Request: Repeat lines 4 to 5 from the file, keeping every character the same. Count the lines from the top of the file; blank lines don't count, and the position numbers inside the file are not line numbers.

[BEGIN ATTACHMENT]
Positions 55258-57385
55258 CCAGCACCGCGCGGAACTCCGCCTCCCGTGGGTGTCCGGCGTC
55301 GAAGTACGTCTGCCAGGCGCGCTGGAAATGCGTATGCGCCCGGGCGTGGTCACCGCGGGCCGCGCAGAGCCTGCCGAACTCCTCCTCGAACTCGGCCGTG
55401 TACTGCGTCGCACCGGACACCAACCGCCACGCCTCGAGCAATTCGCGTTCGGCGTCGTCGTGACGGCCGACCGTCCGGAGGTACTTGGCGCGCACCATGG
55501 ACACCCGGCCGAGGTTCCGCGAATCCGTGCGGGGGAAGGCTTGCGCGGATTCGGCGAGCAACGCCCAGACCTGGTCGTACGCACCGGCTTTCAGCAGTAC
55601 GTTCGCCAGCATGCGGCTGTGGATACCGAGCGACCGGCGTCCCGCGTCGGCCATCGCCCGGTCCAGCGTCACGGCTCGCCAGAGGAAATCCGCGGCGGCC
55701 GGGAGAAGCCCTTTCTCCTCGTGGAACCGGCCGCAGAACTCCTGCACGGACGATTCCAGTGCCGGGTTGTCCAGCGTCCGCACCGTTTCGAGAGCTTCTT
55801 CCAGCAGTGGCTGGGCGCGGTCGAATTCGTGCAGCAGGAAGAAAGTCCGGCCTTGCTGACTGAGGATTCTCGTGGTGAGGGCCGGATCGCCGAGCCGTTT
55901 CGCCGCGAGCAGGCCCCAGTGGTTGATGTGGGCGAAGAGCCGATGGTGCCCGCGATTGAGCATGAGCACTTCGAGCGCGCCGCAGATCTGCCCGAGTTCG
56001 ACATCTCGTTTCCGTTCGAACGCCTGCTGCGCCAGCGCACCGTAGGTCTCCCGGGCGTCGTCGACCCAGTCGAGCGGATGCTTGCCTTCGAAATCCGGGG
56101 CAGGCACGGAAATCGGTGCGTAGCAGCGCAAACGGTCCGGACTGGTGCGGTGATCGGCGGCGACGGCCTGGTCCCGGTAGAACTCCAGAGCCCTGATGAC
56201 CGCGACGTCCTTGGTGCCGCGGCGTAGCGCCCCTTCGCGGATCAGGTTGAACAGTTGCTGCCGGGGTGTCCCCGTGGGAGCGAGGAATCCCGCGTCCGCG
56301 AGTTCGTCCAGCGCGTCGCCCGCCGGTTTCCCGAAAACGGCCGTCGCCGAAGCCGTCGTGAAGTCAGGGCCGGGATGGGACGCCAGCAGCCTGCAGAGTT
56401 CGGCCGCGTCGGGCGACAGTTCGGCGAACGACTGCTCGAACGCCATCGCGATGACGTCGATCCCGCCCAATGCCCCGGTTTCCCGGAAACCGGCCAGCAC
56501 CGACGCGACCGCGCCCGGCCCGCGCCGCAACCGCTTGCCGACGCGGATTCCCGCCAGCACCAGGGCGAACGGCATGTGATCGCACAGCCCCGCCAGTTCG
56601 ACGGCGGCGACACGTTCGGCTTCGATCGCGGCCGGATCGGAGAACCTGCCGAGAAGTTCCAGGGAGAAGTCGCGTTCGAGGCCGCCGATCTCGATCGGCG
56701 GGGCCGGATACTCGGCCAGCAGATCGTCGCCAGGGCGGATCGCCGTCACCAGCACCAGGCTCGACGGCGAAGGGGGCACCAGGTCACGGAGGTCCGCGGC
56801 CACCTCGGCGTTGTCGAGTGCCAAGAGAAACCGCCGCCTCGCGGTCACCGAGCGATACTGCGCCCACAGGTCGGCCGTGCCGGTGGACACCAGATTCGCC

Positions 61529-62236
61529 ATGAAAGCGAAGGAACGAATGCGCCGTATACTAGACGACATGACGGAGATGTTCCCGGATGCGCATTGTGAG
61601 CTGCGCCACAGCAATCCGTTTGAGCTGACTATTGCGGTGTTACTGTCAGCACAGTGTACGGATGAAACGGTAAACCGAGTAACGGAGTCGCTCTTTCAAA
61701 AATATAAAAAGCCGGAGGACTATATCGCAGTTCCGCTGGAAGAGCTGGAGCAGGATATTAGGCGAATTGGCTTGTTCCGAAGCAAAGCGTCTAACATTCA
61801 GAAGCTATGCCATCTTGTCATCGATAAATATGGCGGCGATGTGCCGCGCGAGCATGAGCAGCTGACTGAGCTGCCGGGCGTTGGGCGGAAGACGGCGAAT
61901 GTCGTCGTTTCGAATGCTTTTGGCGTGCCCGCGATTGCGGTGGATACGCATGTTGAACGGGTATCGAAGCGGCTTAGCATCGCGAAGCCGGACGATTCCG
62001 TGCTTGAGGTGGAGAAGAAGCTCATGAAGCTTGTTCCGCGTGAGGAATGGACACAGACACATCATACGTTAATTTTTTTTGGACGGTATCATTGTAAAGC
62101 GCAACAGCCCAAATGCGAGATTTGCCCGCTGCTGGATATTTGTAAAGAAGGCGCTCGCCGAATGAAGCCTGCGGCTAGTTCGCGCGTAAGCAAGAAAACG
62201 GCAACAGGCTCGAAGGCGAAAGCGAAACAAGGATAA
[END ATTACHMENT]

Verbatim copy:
55401 TACTGCGTCGCACCGGACACCAACCGCCACGCCTCGAGCAATTCGCGTTCGGCGTCGTCGTGACGGCCGACCGTCCGGAGGTACTTGGCGCGCACCATGG
55501 ACACCCGGCCGAGGTTCCGCGAATCCGTGCGGGGGAAGGCTTGCGCGGATTCGGCGAGCAACGCCCAGACCTGGTCGTACGCACCGGCTTTCAGCAGTAC